* such approaches that compile their indices in advance cannot handle changes to the indexing mechanism gracefully -- for instance, the text grammar approach [14] would require that the documents be reprocessed if the meta-structure were modified even slightly. Flexibility is an important criteria because of the dynamic nature of the data and the constantly evolving nature of information terminology.

Our Approach: Using a Large Ontology

Our approach to designing an indexing scheme was motivated by the need to make the scheme scalable to very large amounts of data distributed across a very large number of sites. Since very large amounts of data are involved, the scheme had to be fast; since terminology is dynamically evolving, it had to be flexible, and since it had to be able to scale to distributed networks, with autonomous sites, it had to minimize the amount of information transmitted across the network: thus, it could not transmit the complete text of hundreds of thousands of documents in response to a search query. Thus, full text analyses, such as the meta-structure method of Rama and Srinivasan [14], or Liddy [9] were not considered feasible. Keyword approaches were simple, fast and scalable. The transmission of keywords, in addition to the titles, across network connections would not not unduly slow down the searches. However, pure keyword extensions are brittle to changes in terminology, and keyword extensions, such as the use of thesaurus style keyword synonym lists had been investigated previously. The previous approaches to the synonym lists did not succeed because of three problems:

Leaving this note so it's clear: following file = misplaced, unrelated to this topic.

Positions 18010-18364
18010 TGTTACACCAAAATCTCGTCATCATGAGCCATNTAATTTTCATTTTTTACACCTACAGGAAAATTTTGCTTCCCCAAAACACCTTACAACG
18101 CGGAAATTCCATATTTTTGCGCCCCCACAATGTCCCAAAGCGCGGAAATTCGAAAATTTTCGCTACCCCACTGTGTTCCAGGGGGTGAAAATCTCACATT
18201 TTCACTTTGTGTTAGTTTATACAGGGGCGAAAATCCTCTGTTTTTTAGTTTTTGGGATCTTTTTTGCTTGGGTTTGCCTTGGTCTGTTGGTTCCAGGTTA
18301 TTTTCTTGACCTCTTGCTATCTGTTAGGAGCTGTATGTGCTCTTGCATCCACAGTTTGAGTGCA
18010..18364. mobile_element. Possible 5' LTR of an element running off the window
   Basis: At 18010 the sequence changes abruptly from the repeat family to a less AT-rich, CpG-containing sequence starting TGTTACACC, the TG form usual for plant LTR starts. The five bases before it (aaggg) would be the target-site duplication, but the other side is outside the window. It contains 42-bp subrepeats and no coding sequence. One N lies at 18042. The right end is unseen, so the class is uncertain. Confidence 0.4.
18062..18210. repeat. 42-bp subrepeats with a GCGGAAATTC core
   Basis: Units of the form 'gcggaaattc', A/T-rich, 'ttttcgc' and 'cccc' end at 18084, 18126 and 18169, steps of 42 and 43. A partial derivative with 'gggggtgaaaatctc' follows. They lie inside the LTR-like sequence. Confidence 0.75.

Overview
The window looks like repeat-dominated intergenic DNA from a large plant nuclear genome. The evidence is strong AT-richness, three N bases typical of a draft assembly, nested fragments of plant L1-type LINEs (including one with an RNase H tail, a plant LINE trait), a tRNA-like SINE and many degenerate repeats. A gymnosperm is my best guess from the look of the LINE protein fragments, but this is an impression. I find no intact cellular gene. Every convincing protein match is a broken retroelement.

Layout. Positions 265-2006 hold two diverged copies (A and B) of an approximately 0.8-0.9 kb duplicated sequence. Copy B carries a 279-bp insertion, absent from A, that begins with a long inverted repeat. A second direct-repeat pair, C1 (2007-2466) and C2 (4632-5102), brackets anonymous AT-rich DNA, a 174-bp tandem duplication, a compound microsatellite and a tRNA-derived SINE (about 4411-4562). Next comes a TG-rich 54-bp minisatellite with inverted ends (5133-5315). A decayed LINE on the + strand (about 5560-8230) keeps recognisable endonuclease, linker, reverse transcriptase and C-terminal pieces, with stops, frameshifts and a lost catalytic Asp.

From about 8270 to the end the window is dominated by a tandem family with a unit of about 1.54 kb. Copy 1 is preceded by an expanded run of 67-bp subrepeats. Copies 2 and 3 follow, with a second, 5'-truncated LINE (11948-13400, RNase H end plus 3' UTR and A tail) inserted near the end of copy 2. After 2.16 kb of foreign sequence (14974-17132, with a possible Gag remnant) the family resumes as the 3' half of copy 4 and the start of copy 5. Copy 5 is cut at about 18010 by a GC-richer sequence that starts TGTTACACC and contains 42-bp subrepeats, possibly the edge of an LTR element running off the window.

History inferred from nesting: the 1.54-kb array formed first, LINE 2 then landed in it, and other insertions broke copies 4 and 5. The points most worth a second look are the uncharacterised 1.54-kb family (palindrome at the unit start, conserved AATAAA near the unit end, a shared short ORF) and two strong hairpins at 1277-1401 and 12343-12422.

* the keyword lists were not large, and general enough

* they were implemented in very small and specialized domains